Is a business website just a place online to post your contact information and an “About Us” page or should it be something more? What makes a great company website? And what are some green and red flags to consider when vetting a marketing company?
Back in November 2022, our own Jamie Adams (Chief Growth Officer) and Kirby Oscar (VP of Strategic Partnerships) joined Patrick Carr on The Patrick Carr Show. We pulled back the curtain and explored some often unanswered questions about marketing and marketing companies. Here are the show highlights:
What makes a great company website?
Too often, small businesses treat their company websites as a place online to park an “About Us” page as well as some contact information for driving leads. If it’s not treated as a lead driver, it’s generally seen as an obligation to simply post and forget about.
However, as Jamie points out, your business website is the only property on the internet where your business can truly take ownership of the entire customer experience.
This means you have a unique opportunity to showcase your brand and personality. Google business listings, Yelp profiles, and other online platforms force companies to live within their confines and structures. While they may provide useful information, customers don’t get to see what sets a business apart from its competitors.
A great website that is easy to use, informative, and professional leaves a lasting first impression on a potential customer, even if they don’t decide to purchase or hire right away. In contrast, modern consumers expecting a frictionless website experience might be turned off by a website that is glitchy or difficult to use. The last thing a business wants is to let an unusable website scare off what could have been a long-term customer.
Patrick talks about a simple test to determine the usability of a website—The Mama Test. Can your mom visit your company website and understand what you do in a matter of seconds? Will she be able to gather information and contact you without someone guiding her? If not, you probably need to revisit your website design, development, and navigation.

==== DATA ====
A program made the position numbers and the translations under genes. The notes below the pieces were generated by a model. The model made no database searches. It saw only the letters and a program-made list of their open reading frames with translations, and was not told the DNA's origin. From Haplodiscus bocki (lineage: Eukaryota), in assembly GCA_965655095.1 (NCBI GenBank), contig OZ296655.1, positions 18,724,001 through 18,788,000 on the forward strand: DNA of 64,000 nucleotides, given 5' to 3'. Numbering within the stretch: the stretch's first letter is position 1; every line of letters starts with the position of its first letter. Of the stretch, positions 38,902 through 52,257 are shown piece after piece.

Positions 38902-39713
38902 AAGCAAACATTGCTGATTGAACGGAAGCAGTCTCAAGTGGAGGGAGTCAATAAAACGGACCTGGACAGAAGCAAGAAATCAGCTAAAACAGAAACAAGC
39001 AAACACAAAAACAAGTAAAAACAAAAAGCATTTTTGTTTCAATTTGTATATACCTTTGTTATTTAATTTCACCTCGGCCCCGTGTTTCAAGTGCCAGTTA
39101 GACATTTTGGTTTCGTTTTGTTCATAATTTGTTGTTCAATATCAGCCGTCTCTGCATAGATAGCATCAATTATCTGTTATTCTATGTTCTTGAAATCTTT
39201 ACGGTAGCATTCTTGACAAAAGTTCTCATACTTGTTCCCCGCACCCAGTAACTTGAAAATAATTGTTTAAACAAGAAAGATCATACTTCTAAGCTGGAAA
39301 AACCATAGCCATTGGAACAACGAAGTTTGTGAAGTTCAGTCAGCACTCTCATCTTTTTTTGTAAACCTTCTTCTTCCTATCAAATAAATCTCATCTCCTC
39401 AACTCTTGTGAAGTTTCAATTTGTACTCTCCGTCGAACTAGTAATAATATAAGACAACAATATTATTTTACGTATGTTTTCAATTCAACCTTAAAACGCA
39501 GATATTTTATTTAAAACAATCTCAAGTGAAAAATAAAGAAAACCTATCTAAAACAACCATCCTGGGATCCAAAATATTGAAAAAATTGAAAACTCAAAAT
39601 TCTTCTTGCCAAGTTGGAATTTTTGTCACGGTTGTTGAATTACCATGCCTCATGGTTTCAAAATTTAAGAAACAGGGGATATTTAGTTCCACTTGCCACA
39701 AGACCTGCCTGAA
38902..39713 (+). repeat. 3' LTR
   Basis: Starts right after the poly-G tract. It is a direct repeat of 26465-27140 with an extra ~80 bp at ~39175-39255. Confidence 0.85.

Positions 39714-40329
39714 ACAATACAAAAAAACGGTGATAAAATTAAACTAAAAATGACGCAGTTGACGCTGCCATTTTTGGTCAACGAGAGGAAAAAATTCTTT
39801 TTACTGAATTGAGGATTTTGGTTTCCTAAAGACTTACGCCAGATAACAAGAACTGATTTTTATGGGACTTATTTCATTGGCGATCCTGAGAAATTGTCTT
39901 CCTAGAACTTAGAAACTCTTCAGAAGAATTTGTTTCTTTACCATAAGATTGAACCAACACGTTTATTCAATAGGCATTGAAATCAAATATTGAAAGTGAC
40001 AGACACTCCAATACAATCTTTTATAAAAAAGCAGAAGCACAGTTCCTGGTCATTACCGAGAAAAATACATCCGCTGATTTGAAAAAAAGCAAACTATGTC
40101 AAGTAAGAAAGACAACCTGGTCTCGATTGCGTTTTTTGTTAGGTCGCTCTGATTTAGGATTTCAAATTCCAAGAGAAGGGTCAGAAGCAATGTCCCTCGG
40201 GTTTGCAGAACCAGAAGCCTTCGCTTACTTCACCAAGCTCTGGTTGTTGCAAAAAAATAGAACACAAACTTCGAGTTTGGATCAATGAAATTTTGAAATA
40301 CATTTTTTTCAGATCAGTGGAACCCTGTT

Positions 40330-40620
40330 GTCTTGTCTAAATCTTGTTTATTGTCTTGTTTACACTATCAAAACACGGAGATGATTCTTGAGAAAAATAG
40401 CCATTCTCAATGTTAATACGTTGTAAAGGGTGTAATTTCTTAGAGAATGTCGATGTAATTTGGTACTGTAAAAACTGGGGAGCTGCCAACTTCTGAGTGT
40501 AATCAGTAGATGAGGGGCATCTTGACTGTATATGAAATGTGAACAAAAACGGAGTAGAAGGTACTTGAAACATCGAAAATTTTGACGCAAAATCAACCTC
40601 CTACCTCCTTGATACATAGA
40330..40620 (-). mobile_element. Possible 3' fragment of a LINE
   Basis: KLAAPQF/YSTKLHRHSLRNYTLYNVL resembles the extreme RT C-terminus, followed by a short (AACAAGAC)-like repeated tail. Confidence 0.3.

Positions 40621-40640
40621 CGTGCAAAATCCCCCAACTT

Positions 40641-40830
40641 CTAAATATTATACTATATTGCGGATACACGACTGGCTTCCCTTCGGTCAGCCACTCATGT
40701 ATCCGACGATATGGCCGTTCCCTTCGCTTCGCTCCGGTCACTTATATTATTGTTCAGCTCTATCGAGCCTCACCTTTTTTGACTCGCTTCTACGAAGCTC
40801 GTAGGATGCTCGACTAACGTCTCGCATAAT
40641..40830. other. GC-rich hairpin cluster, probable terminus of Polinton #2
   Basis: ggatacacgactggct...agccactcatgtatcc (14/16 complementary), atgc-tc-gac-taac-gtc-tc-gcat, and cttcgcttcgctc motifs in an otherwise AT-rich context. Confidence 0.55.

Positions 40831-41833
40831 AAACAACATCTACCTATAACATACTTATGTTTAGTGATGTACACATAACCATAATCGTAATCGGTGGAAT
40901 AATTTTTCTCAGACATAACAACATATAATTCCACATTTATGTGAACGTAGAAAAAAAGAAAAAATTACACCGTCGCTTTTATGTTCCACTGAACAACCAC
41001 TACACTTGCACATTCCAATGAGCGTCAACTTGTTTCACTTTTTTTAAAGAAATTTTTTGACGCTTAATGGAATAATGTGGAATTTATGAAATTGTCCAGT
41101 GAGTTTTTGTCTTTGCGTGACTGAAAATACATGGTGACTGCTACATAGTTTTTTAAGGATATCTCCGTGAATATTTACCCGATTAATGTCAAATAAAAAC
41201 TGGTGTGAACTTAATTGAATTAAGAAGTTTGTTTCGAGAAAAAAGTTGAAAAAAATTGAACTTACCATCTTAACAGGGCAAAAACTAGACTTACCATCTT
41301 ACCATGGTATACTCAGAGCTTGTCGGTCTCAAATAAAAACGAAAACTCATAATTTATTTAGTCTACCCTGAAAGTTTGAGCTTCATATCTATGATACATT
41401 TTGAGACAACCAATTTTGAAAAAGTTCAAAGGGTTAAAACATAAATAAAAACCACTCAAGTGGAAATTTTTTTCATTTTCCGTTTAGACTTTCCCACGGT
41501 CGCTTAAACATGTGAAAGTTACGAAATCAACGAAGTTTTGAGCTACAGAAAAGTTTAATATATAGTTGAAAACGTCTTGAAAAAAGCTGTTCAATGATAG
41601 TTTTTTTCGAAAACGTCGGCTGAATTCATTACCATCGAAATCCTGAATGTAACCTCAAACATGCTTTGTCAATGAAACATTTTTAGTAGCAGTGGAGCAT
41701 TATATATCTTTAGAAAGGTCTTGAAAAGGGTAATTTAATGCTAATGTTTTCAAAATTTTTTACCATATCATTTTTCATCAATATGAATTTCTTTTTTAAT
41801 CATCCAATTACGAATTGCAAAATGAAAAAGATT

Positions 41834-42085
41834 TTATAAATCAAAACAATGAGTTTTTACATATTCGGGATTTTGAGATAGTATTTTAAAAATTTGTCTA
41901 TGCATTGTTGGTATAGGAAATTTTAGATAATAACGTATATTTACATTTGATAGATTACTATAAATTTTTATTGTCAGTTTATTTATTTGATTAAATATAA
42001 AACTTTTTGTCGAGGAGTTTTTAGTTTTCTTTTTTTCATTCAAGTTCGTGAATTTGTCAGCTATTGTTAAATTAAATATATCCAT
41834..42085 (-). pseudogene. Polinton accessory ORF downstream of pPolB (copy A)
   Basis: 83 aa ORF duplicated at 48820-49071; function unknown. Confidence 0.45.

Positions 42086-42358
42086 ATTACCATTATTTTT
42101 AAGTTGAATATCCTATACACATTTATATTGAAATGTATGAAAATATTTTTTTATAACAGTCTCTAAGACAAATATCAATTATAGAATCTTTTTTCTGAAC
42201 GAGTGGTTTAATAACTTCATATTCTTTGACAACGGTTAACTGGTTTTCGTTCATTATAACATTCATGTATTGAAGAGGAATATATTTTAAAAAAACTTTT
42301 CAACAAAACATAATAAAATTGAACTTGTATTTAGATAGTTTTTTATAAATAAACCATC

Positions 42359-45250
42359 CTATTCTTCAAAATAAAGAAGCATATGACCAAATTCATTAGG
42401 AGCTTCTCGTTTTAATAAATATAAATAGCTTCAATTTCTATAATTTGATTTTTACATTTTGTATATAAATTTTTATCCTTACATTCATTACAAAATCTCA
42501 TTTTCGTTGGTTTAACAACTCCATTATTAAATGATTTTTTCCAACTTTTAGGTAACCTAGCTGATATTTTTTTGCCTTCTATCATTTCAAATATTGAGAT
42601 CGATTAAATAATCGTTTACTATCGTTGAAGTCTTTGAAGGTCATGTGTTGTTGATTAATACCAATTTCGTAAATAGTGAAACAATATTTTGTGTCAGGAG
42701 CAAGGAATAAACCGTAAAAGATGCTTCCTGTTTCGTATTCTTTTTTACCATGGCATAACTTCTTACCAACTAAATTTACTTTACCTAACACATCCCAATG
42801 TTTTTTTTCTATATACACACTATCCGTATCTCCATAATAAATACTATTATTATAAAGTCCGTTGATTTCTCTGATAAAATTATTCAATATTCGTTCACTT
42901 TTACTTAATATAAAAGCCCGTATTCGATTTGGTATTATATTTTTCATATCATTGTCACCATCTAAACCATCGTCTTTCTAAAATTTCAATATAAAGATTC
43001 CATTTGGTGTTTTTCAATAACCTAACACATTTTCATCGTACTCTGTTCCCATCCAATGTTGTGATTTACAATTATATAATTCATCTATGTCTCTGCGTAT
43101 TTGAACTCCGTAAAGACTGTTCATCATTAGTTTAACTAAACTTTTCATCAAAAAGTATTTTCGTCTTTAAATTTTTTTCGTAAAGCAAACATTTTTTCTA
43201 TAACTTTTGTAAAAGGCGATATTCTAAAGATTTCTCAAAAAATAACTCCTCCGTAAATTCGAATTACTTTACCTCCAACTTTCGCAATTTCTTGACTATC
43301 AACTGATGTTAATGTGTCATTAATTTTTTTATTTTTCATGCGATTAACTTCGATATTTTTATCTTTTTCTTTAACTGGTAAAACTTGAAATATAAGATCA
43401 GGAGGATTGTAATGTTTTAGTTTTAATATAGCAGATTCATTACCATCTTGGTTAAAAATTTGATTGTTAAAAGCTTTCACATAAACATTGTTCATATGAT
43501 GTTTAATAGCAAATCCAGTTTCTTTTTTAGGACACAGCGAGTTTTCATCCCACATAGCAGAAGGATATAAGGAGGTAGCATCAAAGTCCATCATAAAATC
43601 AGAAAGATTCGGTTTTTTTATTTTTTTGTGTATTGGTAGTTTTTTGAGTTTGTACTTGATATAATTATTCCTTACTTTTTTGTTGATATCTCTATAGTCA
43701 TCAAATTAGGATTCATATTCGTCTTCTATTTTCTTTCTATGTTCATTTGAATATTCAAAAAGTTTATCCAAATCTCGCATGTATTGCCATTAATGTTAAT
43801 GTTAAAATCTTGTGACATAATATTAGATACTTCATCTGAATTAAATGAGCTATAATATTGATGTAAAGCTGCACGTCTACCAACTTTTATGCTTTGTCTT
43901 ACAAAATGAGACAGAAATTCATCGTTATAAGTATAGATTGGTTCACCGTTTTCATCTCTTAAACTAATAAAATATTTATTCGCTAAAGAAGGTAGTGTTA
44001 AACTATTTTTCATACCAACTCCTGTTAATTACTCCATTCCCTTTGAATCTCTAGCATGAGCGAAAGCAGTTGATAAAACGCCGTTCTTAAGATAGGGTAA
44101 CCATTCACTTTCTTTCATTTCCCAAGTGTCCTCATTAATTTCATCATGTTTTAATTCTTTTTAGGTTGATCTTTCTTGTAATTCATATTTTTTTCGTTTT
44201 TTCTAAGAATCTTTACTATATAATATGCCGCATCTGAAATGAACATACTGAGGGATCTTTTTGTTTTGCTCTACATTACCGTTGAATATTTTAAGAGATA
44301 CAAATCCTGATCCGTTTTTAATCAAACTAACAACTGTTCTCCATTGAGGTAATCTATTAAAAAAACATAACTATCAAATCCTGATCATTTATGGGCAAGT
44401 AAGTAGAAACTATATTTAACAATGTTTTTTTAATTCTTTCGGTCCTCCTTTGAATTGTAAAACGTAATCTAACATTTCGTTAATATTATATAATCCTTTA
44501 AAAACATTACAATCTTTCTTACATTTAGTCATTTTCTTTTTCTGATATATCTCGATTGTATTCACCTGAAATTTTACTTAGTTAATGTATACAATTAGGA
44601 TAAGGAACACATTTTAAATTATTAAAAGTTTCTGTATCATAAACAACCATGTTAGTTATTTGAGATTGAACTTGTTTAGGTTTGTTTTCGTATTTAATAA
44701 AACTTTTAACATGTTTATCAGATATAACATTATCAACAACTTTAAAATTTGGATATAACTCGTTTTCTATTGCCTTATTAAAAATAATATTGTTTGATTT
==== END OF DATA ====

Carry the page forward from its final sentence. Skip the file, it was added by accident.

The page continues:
What are green and red flags when vetting marketing companies?
On the show, Patrick shares stories of business owners who spend tens, if not hundreds, of thousands of dollars with marketing companies, only to yield little to no return on their investments. Jamie and Kirby note some green and red flags to look for when businesses are thinking about working with a marketing company:
They promise dramatic overnight results. Great marketing that works in the long run doesn’t need years to work, but it will still take weeks or a couple of months to see sustainable results.
They spend a few minutes with you on the phone and then quickly suggest a “Gold” or “Platinum” package without getting to know you and your business.
They take the time to understand your ideal situation, goals, and local market. During your first conversation, they leave space for you to explain what you’re looking for before recommending a solution.
They educate you on what is happening in marketing so you’re not lost in marketing conversations and feel forced to go along with their plan. This includes giving you a better understanding of your local market so you know the level of competition you’re facing and how much you should be investing.
They provide tools to measure the success of your marketing efforts and investment. You get full access to your information and data without having to wait for an end-of-month report.
To watch or listen to the whole show, visit The Patrick Carr Show.